While it’s true, some organizations make a bigger deal out of it than necessary (they need their ad revenue, it’s not EV unique), way too many EV advocates just brush those issues under the rug because either it doesn’t affect them, or they’re pinballing to th polar opposite viewpoint in response. Neither is very helpful.
     
  10. Amp34

    Caporegime

    Joined: Jul 25, 2005

    Posts: 28,465

    Location: Canada

    Chris, see my post from earlier in the thread regarding temperatures, including a handy chart of real world data from a Tesla user.

    https://forums.overclockers.co.uk/posts/32135842/

    And this is my problem at the moment. I’ve resigned myself to the fact I’ll be waiting at least 5 years to replace our main vehicle with an EV, but our second vehicle could be a prime target. The issue is it only does 3000-4000 miles a year (GFs 10km commute) and there’s no way an EV will pay back in anywhere near a reasonable timeframe. That’s compounded by the fact there aren’t many used older EVs available here at the moment. The Zoe isn’t sold and even if we could live with the “quirky” apearence of the old Leaf, we would have to drive across the country to try and find one!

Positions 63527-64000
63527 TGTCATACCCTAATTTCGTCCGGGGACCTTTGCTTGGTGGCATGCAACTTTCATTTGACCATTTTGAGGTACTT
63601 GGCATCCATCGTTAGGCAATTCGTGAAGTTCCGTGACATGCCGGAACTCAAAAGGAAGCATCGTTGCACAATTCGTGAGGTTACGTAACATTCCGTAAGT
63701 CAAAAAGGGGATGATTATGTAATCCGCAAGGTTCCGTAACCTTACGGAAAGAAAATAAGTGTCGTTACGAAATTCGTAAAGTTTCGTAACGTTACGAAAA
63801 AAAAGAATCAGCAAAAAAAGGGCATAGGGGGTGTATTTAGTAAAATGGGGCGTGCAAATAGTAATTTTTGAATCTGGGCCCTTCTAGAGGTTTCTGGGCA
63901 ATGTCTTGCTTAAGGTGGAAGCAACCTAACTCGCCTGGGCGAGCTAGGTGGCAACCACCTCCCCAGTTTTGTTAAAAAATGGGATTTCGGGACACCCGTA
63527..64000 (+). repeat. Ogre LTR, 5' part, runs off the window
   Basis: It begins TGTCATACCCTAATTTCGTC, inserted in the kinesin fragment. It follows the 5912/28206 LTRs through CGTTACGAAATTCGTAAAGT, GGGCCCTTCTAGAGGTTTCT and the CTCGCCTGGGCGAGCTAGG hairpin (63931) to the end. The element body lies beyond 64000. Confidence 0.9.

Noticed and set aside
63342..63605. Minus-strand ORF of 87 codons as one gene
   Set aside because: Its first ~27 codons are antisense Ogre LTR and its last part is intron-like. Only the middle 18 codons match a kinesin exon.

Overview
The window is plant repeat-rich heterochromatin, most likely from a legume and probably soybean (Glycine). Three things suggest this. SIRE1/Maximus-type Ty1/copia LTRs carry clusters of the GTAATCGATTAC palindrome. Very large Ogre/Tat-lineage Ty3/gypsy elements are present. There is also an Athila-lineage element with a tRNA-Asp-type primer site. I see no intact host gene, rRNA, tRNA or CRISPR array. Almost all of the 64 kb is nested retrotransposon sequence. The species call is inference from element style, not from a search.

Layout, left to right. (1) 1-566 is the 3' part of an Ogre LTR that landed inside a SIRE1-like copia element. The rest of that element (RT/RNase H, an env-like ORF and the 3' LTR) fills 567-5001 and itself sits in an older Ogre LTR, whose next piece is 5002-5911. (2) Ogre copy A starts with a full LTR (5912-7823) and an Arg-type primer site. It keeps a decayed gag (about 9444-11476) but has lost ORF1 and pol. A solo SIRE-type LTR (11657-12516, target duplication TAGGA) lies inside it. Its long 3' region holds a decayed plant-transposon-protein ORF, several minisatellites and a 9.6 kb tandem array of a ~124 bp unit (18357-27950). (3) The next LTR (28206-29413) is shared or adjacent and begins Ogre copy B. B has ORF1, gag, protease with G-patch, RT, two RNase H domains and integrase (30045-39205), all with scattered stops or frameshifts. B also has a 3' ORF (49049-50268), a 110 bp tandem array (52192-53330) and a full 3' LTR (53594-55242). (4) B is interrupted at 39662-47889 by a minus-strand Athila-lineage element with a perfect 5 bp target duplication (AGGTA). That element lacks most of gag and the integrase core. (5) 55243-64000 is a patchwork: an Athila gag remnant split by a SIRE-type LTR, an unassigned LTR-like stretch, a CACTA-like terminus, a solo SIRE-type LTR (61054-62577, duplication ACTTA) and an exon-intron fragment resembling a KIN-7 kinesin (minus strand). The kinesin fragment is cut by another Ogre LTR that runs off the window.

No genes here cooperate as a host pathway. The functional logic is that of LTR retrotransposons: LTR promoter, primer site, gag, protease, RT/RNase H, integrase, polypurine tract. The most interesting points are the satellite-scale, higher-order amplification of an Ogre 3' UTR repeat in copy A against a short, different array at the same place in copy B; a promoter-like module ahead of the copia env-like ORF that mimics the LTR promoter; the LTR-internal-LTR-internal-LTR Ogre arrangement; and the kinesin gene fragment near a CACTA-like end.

11. satchef1

    Mobster

    Joined: Apr 17, 2009

    Posts: 3,681

    They have the option to charge at home. But they also both have parents who live 320 miles away. And they both regularly go on trips away with colleagues or friends. Day-to-day isn't the Zoe's problem. It's the occasional long-distance drive. The range helps, but it's not exactly unusual to find that Ecotricity's Type 2 connectors are knackered.